Saint Juan Diego, born in 1474 in Tlayacac, Cuauhtitlan—a region established in 1168 by Nahua tribes and later conquered by the Aztecs in 1467—lived a modest life as a weaver, farmer, and laborer. Situated 20 kilometers north of Tenochtitlan (now Mexico City), this area was rich in history and culture.
On the morning of December 9, 1531, Juan Diego embarked on a fifteen-mile journey to attend daily Mass in present-day Mexico City. As he neared Tepeyac Hill, he encountered an extraordinary sight: a radiant cloud surrounded by a rainbow and the sound of celestial music. A voice summoned him to the hilltop, where he witnessed a vision of a young woman, resembling an Aztec princess. She identified herself as the Virgin Mary and expressed her wish for a church to be constructed at that site, promising her presence and support to those who sought her.
Though initially met with skepticism by the bishop, Juan Diego was asked to provide evidence of this divine encounter. Amidst these events, Juan discovered his uncle was gravely ill. In his rush to find a priest, he missed his appointment with the Lady. However, she intercepted him, assuring him of his uncle’s miraculous recovery.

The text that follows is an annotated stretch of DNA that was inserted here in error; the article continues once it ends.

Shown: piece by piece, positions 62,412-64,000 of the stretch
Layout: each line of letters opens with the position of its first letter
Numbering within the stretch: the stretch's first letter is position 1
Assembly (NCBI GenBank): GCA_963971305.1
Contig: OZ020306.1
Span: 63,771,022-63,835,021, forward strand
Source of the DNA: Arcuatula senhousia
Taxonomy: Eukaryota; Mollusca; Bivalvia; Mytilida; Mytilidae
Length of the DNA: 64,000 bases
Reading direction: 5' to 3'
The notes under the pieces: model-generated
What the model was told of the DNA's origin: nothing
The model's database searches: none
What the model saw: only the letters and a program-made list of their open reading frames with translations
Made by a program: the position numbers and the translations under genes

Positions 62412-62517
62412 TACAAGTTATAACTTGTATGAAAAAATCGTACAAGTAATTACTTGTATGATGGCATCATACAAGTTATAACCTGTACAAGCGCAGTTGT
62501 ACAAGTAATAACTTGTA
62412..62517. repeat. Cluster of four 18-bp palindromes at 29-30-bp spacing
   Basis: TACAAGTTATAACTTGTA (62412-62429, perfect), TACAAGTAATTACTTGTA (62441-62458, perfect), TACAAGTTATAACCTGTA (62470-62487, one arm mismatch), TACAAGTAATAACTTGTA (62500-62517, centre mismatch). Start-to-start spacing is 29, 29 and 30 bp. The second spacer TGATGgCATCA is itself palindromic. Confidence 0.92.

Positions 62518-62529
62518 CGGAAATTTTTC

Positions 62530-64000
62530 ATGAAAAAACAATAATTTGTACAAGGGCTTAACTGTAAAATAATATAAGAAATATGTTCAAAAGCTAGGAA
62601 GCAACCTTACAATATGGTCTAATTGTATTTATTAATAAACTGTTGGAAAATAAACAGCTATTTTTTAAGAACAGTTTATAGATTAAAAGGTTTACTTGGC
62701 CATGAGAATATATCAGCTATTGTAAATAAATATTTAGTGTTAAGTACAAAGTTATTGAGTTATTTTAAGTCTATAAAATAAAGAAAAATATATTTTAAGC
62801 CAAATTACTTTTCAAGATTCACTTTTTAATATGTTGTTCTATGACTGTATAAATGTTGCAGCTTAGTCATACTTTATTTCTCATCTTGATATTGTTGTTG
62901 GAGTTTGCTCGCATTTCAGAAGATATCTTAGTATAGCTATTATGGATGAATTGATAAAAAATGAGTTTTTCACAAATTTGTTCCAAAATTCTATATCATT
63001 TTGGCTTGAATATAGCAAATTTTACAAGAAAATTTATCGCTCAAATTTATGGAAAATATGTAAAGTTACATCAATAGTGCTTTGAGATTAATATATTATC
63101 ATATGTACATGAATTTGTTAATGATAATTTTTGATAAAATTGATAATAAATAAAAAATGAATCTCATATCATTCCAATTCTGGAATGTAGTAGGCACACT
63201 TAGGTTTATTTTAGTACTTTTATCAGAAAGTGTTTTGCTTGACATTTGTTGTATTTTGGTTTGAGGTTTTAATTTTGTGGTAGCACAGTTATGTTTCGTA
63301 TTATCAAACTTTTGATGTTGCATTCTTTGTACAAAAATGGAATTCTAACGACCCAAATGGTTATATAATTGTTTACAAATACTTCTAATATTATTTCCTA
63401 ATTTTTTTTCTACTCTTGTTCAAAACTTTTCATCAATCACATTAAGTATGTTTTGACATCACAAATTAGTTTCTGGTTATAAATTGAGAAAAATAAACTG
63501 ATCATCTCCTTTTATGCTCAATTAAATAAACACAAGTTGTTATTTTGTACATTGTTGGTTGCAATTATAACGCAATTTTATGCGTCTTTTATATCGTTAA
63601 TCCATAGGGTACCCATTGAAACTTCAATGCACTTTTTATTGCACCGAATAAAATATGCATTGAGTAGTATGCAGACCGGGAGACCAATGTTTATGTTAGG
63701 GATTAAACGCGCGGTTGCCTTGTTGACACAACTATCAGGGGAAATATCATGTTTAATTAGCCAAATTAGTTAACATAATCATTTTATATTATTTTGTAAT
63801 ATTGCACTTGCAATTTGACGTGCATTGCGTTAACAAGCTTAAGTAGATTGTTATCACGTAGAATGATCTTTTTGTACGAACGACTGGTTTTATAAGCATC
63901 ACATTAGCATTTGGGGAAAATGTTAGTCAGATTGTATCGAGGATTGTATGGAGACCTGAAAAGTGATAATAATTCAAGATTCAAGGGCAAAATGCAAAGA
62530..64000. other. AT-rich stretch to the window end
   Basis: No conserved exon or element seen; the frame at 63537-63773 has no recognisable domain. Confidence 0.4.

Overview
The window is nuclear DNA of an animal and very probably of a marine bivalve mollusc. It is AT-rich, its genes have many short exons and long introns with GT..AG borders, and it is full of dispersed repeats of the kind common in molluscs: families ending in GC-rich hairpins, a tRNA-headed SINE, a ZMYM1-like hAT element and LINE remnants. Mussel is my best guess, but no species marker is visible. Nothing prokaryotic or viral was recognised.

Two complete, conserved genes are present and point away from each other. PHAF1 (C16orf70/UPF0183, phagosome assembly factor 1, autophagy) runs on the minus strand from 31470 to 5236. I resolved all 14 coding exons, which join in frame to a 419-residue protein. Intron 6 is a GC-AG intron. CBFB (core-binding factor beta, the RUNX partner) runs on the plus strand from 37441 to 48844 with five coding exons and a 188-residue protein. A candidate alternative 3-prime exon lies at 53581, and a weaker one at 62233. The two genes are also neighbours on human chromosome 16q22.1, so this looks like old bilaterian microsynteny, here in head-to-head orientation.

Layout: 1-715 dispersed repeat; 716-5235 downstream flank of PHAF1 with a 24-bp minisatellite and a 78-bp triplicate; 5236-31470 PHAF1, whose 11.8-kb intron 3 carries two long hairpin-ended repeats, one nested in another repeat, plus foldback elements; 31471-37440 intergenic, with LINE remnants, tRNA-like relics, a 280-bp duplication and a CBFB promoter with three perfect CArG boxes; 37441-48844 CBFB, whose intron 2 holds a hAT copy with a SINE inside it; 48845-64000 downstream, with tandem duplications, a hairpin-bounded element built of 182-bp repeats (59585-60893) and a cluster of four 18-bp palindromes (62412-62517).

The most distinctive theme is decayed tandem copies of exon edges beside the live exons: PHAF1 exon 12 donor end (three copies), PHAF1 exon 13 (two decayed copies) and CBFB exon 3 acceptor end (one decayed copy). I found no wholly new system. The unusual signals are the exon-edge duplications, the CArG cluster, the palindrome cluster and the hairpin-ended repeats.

Instructed to gather flowers from the frozen hilltop, Juan Diego was astonished to find blooming Castilian roses, a species not native to Mexico. He collected them in his cloak and presented them to the bishop. As he unveiled the roses, an even more miraculous image was revealed: the glowing likeness of the Lady imprinted inside his cloak.
This event led to the construction of a church on the site and catalyzed the conversion of thousands to Christianity. Our Lady of Guadalupe was proclaimed the patroness of the Americas. Juan Diego, known for his profound love for the Holy Eucharist and granted the exceptional privilege of receiving it thrice weekly, passed away on May 30, 1548.
Pope John Paul II lauded Juan Diego for his humble and steadfast faith. He epitomized humility and devotion, once describing himself in his dialogue with the Virgin Mary as “a nobody, a small rope, a tiny ladder, the tail end, a leaf,” thereby serving as an enduring example of humility and faithfulness.
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